Civil War Blog

A project of PA Historian

Charles Henning – Crushed to Death in 1906

Posted By on March 30, 2016


From the Philadelphia Inquirer, 20 February 1906:


Special to the Inquirer

SHAMOKIN, Pennsylvania, 19 February 1906 — While sitting in a shanty near the Reading Railway, near here, to-day, Charles Henning, an aged war veteran and well known local resident, met a horible death.

Two freight cars left the track, crashed into the shanty, and instantly killed the old soldier.  A stove was upset and the structure set afire.  Several men, after heroic attempts, saved the body from incineration.



And, from the Mount Carmel Item, 19 February 1906:


Every Bone of Man’s Body Broken at Royal Oak

Charles Henning, the aged watchman at the Royal Oak Colliery, Shamokin, met a horrible death this morning.

Henning was in his watch house when a fast moving trip jumped the track, the engine pushing through his house and forcing him against a stone embankment.  Every bone in his body was broken.  Deceased was a veteran of the Civil War and a member of Lincoln Post, G.A.R.


His death certificate notes that his death was accidental from injuries on the railroad, and that he died immediately.


Pennsylvania Civil War records show that Charles Henning served in the 48th Pennsylvania Infantry as a member of the regimental band, with rank of Musician.  He enrolled on 24 August 1861 and he died on 18 August 1862.  He was 26 years old at the time of enrollment, was 5 foot 6 inches tall, was employed as a miner, and resided in Pottsville.  He had dark hair, a light complexion, and gray eyes.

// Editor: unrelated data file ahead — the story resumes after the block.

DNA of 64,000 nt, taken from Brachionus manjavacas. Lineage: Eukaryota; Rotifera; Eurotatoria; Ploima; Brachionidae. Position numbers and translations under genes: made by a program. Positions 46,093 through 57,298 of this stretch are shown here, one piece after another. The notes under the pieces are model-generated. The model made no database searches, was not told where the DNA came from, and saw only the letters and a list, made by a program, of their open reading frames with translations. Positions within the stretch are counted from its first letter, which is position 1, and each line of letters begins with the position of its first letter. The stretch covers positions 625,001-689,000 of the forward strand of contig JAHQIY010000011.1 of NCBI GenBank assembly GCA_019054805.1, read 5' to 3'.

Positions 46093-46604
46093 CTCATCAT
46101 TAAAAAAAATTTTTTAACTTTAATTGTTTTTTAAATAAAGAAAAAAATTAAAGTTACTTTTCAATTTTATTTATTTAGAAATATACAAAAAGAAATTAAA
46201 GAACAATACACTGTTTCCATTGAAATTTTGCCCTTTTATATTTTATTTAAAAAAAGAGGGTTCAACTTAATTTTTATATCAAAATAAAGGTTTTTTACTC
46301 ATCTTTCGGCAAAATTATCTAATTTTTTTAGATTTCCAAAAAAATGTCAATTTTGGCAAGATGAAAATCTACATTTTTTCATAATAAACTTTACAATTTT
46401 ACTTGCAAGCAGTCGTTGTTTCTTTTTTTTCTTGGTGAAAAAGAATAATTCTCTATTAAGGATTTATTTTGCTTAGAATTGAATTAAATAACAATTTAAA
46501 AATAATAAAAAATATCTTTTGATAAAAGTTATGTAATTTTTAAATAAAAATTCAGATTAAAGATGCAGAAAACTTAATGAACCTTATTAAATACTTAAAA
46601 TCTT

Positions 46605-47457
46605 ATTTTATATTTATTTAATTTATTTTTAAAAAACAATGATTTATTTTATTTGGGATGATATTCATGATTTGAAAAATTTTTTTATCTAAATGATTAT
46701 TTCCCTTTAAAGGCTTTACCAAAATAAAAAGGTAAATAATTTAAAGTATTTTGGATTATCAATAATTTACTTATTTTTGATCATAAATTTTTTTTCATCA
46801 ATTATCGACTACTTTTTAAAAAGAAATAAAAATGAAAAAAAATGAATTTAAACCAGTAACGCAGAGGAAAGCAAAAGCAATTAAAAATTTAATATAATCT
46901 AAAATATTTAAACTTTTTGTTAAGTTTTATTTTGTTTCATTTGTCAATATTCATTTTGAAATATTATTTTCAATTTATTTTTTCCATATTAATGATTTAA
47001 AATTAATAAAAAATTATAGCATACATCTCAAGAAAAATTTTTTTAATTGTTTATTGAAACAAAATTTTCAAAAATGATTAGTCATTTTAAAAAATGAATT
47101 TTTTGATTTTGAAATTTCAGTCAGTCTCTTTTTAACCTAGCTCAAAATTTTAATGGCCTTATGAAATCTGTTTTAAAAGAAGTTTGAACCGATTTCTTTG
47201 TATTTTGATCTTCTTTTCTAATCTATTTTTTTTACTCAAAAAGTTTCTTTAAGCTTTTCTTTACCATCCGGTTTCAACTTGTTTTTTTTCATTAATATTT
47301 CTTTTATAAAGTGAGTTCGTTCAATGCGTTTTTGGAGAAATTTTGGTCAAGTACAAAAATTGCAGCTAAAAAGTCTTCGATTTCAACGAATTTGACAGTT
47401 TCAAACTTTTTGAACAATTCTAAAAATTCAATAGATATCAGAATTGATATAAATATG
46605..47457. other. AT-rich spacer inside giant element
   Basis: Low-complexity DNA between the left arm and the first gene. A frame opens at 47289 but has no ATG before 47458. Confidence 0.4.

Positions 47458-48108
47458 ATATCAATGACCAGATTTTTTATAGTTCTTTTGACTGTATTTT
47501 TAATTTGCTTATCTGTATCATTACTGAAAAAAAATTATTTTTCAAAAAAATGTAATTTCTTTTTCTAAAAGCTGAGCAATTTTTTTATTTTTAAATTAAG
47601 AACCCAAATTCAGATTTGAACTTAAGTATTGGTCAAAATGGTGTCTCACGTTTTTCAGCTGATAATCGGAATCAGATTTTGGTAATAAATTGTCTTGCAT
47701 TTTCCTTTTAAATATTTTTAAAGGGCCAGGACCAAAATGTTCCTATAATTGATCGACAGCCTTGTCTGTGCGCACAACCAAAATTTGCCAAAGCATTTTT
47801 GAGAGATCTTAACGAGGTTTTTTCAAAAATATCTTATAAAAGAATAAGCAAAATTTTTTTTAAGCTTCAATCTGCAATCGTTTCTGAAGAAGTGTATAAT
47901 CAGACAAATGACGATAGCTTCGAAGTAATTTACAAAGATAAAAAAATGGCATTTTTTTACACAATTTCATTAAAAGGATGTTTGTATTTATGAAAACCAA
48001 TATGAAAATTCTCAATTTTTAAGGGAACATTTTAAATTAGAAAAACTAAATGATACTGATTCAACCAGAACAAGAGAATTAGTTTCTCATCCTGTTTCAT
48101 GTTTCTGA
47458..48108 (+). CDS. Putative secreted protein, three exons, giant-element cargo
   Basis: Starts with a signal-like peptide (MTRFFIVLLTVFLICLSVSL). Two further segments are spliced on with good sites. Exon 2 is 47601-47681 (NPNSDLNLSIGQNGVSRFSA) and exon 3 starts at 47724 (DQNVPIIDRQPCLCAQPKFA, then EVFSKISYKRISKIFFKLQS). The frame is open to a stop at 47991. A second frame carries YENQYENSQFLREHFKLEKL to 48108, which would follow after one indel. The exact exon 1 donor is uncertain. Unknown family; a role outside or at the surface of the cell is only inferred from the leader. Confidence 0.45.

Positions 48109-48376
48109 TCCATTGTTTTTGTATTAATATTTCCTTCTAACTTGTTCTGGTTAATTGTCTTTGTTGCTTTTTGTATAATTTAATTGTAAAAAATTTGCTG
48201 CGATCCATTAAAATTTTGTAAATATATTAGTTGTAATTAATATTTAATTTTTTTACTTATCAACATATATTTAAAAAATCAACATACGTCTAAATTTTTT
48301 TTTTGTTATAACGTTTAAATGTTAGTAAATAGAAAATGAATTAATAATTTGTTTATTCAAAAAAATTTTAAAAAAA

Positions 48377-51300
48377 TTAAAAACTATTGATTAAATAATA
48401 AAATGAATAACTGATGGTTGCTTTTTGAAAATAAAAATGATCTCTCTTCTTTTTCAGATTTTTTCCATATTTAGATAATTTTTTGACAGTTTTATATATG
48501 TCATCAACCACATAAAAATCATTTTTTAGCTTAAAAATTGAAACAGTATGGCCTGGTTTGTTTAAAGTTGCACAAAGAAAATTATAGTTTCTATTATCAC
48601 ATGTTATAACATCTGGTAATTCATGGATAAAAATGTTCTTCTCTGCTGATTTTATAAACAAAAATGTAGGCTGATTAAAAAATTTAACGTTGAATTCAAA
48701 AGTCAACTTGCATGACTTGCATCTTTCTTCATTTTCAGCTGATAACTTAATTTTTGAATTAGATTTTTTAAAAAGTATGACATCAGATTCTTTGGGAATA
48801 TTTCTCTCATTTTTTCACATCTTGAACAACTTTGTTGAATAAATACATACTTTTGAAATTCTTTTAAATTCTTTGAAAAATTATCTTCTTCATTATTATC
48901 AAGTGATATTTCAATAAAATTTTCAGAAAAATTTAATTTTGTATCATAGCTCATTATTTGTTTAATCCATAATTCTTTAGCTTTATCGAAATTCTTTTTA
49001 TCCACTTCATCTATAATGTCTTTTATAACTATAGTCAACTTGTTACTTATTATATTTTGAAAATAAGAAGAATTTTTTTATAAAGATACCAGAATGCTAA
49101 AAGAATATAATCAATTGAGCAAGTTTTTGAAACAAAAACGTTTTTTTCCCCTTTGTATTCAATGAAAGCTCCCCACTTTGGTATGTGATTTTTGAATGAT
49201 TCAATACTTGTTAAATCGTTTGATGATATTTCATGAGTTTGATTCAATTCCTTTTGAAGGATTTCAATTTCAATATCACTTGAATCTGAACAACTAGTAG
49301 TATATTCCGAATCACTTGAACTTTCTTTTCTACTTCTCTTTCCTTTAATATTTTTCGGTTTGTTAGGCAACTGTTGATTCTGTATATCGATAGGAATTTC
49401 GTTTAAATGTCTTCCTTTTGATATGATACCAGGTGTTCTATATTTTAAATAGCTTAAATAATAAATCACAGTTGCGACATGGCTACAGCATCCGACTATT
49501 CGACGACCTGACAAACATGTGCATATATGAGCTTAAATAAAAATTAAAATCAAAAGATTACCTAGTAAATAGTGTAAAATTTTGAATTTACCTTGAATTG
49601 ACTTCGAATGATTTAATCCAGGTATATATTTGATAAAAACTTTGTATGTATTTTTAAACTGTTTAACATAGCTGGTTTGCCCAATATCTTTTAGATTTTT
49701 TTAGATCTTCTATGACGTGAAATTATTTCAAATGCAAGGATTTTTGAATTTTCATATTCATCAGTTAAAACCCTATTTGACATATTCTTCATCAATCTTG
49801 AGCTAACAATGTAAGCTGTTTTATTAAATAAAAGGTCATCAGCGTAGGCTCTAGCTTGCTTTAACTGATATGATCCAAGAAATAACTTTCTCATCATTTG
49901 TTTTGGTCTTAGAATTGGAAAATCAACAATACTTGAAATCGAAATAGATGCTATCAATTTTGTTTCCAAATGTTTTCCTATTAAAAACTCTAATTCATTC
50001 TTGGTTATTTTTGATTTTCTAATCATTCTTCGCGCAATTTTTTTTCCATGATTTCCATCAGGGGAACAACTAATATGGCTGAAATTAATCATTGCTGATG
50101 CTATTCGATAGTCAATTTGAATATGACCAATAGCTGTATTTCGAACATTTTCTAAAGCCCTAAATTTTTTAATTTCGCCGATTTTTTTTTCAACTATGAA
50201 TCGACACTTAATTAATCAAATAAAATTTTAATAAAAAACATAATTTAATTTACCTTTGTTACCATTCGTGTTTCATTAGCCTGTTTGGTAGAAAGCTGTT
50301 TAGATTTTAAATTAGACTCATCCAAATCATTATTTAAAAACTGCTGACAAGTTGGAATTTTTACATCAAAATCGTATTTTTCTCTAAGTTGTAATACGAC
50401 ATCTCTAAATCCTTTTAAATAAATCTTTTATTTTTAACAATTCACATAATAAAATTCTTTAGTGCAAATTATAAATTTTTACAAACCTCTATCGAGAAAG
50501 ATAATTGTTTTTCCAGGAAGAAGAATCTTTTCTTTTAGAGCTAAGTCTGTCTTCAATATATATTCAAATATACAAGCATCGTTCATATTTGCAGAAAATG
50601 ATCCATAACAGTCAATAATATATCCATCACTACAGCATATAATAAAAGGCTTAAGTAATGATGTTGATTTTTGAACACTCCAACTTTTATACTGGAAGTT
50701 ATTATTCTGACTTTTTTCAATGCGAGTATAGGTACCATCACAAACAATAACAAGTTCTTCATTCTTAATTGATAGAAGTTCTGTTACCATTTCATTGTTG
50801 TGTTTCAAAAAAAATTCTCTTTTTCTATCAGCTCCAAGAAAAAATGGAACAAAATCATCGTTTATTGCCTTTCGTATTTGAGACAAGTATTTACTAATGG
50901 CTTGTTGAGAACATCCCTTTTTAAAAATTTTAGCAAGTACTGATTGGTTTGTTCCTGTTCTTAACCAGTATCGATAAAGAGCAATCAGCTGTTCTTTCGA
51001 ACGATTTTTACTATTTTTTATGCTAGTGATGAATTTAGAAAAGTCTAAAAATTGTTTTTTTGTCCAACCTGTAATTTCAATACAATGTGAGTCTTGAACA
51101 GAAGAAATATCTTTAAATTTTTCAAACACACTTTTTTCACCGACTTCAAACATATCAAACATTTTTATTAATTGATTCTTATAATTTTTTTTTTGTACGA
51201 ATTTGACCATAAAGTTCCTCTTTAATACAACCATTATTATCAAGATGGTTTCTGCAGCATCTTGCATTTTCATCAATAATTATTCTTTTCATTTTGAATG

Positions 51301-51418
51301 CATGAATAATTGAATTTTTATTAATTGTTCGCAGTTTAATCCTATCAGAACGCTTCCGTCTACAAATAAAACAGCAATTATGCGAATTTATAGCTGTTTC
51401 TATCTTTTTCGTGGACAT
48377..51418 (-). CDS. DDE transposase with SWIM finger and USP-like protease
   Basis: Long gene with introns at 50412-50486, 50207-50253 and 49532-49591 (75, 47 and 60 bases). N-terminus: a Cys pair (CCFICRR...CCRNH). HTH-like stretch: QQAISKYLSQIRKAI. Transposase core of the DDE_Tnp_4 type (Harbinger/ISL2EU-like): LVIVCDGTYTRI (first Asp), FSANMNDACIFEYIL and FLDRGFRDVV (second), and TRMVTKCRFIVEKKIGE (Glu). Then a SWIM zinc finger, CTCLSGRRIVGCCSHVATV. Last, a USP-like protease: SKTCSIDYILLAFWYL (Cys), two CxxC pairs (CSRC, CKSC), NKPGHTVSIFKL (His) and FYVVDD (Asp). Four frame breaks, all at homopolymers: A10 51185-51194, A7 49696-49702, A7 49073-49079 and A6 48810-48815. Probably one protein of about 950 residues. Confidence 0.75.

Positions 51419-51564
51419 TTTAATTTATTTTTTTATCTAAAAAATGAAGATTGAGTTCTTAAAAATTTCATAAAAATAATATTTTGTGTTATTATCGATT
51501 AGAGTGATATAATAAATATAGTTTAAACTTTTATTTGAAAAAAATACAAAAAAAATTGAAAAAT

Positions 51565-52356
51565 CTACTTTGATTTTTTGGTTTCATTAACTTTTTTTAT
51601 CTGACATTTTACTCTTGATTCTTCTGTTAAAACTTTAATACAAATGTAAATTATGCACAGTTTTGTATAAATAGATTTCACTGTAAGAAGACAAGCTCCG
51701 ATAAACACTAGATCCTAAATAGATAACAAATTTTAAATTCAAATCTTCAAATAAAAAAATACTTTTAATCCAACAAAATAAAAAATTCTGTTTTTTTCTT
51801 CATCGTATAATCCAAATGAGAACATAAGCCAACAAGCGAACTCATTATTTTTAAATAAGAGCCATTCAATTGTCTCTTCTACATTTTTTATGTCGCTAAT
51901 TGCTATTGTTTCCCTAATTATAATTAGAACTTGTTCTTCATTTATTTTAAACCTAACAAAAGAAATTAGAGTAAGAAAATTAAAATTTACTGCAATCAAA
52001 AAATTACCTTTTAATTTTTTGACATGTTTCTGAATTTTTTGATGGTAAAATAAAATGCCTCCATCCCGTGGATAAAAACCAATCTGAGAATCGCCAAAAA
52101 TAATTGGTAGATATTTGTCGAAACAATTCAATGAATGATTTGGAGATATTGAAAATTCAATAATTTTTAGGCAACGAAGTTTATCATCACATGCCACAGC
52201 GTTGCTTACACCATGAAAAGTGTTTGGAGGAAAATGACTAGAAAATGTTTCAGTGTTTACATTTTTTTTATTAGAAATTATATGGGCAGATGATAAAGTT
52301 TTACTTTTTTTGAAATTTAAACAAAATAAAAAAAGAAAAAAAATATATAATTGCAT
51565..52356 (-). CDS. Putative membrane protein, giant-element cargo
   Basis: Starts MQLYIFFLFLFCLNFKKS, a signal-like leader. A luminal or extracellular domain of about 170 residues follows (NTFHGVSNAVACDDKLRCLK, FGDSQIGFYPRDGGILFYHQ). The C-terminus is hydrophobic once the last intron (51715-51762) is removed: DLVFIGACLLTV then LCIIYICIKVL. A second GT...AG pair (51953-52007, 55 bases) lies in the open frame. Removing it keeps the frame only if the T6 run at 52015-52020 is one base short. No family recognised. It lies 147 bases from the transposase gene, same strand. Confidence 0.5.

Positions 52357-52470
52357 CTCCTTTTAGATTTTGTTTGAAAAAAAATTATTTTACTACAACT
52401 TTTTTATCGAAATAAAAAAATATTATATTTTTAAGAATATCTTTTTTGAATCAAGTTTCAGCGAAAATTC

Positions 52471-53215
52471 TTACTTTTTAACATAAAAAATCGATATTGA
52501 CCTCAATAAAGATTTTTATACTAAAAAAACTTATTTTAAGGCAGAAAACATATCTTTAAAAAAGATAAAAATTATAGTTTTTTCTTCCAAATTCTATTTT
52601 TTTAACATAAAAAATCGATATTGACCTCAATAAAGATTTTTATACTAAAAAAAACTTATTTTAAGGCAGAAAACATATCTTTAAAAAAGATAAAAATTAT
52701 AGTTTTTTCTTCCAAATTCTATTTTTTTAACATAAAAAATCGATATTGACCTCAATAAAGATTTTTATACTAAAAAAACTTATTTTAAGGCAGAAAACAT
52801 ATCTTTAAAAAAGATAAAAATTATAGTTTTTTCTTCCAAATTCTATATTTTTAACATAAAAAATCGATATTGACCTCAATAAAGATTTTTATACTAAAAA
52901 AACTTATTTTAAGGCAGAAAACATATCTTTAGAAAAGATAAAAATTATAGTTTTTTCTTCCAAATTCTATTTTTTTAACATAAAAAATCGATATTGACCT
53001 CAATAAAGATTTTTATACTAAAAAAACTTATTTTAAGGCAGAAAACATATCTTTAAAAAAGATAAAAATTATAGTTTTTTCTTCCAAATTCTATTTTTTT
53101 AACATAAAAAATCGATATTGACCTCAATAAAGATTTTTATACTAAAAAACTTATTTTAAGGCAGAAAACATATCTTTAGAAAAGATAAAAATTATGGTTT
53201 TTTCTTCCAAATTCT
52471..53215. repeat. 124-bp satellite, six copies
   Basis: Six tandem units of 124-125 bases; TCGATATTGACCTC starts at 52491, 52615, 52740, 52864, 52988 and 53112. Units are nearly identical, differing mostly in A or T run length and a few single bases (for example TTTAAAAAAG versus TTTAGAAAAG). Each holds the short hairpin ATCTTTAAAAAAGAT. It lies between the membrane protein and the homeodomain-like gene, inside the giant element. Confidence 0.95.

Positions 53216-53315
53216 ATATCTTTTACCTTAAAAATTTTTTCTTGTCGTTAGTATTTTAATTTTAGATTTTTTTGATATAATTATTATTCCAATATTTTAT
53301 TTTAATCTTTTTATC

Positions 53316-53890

Federal pension records show that Charles Henning applied for disability benefits on 17 July 1890, which he received and collected until his death.

Census and other records indicate that Charles Henning was born in Germany, 29 May 1834; he lived in Tremont in 1870 and was employed as a miner;  in 1880 he lived in Porter Township, as was employed as a coal miner.  By 1900, he was living in Shamokin, where he resided at the time of his death.  He is buried in Shamokin.

If any reader has additional information about this veteran who met a tragic death, please submit it via comment to this post or submit via e-mail.


Pennsylvania Veterans’ File Card is from the Pennsylvania Archives.  News clippings are from Newspapers.com.  Death certificate is from Ancestry.com.



Leave a Reply

Please note: Comment moderation is currently enabled so there will be a delay between when you post your comment and when it shows up. Patience is a virtue; there is no need to re-submit your comment.